It's true that a diet high in fat can lead to weight gain. But it takes more than just eating low-fat foods to lose weight. You must also watch how many calories you eat.
Remember, your body stores extra calories as fat, even if they come from fat-free, trans fat-free, and low-fat foods. If you replace high-fat foods with high-calorie foods, like sweets, you’ll likely gain weight rather than lose weight.
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To lose weight, you need to burn more calories than you eat. You can do that by exercising more and by eating less fat and fewer calories.
How Much Fat Should I Eat?
Experts recommend that most adults get 20%-35% of their daily calories from fat. That's about 44 to 77 grams of fat a day if you eat 2,000 calories a day.
Read nutrition labels on food packages. Nutrition labels show the number of grams of fat per serving and calories per serving. Eat a variety of lower-fat foods to get all the nutrients you need.
Eat plenty of plant foods (such as whole-grain products, fruits, and vegetables) and a moderate amount of lean and low-fat, animal-based food (meat and dairy products) to help control your fat, cholesterol, carbs, and calories.
When you're shopping, choose lean meats, fish, and poultry. Limit these to 5-7 ounces per day.
Other good low-fat sources of protein include dried beans and peas, tofu, low-fat yogurt, low-fat or skim milk, low-fat cheese, and tuna packed in water.
Choose foods rich in omega-3 fatty acids such as salmon, flaxseed, and walnuts for heart health. The American Heart Association recommends eating fatty fish such as salmon twice weekly for the benefits of omega-3 fatty acids.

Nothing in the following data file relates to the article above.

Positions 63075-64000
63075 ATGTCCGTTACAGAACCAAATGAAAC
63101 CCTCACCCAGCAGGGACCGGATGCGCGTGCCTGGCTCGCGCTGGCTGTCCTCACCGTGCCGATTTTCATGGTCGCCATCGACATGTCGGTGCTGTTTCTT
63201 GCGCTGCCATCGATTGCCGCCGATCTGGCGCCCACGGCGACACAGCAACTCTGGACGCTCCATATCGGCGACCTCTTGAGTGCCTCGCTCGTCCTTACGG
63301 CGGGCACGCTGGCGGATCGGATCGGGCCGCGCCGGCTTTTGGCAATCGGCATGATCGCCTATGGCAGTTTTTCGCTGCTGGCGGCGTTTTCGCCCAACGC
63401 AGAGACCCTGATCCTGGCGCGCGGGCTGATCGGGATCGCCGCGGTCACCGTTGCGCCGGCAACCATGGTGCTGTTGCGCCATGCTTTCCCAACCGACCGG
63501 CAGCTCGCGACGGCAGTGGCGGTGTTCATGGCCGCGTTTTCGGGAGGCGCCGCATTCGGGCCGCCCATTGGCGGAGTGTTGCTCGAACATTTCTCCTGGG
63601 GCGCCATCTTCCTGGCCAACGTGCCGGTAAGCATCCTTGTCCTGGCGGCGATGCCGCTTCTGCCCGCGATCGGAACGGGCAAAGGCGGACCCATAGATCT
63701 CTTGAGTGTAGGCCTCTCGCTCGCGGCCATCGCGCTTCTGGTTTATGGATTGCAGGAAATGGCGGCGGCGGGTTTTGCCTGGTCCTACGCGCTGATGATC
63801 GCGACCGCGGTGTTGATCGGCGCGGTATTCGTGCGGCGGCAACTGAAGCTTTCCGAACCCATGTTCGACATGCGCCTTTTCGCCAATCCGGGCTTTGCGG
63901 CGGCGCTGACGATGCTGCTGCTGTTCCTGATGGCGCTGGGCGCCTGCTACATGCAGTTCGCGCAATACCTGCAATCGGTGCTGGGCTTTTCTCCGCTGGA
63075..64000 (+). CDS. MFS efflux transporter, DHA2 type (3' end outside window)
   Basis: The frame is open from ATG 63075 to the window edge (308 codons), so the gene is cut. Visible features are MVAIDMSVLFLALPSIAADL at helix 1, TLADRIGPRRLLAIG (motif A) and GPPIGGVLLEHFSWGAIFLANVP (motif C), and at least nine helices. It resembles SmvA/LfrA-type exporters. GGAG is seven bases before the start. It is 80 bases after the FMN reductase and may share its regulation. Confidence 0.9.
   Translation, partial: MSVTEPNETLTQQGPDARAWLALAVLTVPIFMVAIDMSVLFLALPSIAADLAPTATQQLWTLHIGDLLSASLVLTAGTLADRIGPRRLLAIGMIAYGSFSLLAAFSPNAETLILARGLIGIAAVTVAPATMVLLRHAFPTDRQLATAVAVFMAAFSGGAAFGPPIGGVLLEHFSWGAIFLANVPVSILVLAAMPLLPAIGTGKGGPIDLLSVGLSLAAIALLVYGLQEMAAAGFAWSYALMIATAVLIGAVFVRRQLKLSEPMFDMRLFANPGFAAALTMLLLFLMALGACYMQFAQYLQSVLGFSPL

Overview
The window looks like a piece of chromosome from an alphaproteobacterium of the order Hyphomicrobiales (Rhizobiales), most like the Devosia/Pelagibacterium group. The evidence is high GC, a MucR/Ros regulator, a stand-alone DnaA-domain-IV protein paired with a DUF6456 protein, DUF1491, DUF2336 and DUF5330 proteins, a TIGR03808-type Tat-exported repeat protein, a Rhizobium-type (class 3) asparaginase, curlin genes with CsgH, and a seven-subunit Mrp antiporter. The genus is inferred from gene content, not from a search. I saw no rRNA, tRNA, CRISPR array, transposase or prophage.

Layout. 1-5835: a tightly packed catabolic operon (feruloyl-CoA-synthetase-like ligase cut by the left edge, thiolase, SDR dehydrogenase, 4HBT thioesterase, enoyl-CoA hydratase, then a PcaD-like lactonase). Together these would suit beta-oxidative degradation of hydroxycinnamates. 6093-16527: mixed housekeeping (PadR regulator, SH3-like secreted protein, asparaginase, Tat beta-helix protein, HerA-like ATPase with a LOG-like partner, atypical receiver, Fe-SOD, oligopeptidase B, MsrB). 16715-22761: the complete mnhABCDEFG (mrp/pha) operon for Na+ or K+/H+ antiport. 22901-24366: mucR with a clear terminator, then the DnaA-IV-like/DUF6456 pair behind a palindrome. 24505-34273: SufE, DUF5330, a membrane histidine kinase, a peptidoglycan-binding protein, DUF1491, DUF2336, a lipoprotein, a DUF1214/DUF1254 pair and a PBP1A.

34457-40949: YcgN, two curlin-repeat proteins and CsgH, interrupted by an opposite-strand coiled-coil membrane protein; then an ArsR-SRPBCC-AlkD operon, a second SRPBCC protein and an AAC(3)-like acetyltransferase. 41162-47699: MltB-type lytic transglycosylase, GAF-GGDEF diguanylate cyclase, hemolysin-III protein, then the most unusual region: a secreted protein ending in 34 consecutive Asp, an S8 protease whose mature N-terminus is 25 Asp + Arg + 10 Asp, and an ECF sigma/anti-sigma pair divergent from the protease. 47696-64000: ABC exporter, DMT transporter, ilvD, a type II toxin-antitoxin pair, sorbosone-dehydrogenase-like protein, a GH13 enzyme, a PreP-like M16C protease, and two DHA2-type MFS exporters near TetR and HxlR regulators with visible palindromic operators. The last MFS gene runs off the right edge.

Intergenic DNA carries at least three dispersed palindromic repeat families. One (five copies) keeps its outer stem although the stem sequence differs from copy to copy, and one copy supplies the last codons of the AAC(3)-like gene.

5 Tips for Low-Fat Cooking
Trim all visible fat and remove the skin from poultry.
Refrigerate soups, gravies, and stews, and remove the hardened fat on top before eating.
Bake, broil, or grill meats on a rack that allows fat to drip from the meat. Don’t fry foods.
Sprinkle lemon juice, herbs, and spices on cooked vegetables instead of using cheese, butter, or cream-based sauces.
Try plain, nonfat or low-fat yogurt and chives on baked potatoes rather than sour cream. Reduced-fat sour cream still has fat, so limit the amount you use.
When You're Eating Out
Choose simply prepared foods such as broiled, roasted, or baked fish or chicken. Avoid fried or sautéed foods, casseroles, and foods with heavy sauces or gravies.
Ask that your food be cooked without added butter, margarine, gravy, or sauce.
If you're ordering salad, ask for low-fat dressing on the side.
Select fruit, angel food cake, nonfat frozen yogurt, sherbet, or sorbet for dessert instead of ice cream, cake, or pie.